It’s tough to consistently produce quality work, and I am seldom satisfied with the final product of my labors. When I fall far short of my own expectations, I comfort myself with the knowledge that no one can hit a home run every time at bat. It’s small consolation.

     It can be argued that the writer’s task is to create order out of chaos, and that’s always a wrenching experience. Noting that even smoke rings have form, the notable New England poet Robert Frost once said that his poems were intended to provide “a momentary stay against confusion.” That should be a universal goal of writers.

     I envy those authors whose imaginations are so prodigious, whose talents are so natural, whose styles are so seductive, that they can write gems with seeming ease. Stephen King practically pumps out gripping thrillers in his sleep. Ray Bradbury, the popular science fiction writer, recently admitted that he writes quickly and never revises. And Time magazine’s essayist, Lance Morrow, is blessed with a fluid and sophisticated means of expressing profundities.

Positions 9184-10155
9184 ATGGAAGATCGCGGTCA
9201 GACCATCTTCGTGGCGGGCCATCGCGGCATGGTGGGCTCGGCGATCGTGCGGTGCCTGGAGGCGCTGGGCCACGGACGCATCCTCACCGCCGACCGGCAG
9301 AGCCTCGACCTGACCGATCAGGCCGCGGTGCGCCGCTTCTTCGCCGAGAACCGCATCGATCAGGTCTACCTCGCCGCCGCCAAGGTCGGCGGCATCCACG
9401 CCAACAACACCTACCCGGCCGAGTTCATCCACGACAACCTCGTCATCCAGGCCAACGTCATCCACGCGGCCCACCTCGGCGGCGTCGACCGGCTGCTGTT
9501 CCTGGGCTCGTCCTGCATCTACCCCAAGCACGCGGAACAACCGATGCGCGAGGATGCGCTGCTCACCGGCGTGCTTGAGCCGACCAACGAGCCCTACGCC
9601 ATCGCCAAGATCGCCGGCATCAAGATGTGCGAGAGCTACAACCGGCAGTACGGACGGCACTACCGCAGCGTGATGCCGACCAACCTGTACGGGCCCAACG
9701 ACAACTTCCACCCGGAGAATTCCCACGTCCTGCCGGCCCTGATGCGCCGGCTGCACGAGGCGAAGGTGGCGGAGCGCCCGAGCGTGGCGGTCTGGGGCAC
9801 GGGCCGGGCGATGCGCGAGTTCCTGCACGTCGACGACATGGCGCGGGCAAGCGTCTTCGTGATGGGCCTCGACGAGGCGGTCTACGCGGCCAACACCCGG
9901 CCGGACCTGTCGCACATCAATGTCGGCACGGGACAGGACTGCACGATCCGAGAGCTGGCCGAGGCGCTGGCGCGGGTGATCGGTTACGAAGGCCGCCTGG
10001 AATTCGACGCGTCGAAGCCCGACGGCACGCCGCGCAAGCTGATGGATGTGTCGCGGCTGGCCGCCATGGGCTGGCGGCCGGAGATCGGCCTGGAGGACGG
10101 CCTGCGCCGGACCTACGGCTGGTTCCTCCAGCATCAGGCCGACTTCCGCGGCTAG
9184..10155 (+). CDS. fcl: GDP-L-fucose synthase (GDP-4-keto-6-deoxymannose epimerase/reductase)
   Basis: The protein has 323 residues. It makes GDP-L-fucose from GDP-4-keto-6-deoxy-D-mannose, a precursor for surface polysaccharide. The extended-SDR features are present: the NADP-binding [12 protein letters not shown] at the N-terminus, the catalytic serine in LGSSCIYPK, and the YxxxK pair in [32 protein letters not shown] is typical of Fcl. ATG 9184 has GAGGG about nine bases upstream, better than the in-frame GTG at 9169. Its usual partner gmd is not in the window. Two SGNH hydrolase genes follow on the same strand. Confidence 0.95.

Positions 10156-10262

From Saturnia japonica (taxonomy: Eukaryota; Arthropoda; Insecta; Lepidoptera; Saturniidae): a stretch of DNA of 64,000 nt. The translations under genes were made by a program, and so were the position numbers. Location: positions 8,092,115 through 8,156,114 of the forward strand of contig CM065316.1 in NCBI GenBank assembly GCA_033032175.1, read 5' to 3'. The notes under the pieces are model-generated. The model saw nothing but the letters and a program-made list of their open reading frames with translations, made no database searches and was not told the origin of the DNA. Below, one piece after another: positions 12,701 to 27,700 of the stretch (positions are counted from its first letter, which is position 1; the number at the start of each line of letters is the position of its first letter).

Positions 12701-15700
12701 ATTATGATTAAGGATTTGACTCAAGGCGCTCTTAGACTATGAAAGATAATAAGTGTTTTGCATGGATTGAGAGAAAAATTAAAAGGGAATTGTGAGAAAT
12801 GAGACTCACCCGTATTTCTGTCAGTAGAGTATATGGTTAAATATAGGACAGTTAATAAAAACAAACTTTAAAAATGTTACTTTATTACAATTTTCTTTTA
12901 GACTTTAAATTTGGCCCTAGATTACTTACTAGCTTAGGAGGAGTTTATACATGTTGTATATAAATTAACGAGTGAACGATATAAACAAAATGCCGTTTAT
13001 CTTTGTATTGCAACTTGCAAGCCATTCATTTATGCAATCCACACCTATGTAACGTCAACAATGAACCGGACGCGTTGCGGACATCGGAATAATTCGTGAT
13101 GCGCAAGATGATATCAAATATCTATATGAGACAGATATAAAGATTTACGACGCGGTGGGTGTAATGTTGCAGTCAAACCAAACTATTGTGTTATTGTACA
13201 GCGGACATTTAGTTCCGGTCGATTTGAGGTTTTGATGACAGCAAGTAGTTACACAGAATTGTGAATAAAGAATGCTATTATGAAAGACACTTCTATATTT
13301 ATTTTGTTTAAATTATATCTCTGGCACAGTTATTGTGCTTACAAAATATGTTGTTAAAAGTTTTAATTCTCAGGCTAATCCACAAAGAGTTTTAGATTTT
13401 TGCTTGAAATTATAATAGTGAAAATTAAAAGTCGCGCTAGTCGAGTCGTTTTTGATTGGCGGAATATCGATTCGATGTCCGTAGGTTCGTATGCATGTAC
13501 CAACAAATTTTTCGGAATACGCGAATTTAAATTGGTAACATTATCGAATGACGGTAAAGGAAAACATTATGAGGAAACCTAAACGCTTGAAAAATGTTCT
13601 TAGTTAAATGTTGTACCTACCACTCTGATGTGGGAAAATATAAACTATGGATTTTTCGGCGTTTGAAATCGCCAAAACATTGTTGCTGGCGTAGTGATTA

For someone of pedestrian skill like me who has to wrestle with virtually every sentence to tame it, that level of accomplishment is elusive. It would be easier for me to ride a unicycle on a suspended fishing line in the midst of a hurricane than to write anything remotely approaching the brilliance of their prose.

     “It don’t come easy,” as Ringo Starr sang long ago. “You know it don’t come easy.”

A version of this essay was published in 1995.


A DISTINGUISHED AUTHOR’S INSIGHT ABOUT WRITING

“The writer is an explorer. Every step is an advance into a new land.”

-Ralph Waldo Emerson

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Mo Guernon, Ed.M. / Writer & Consultant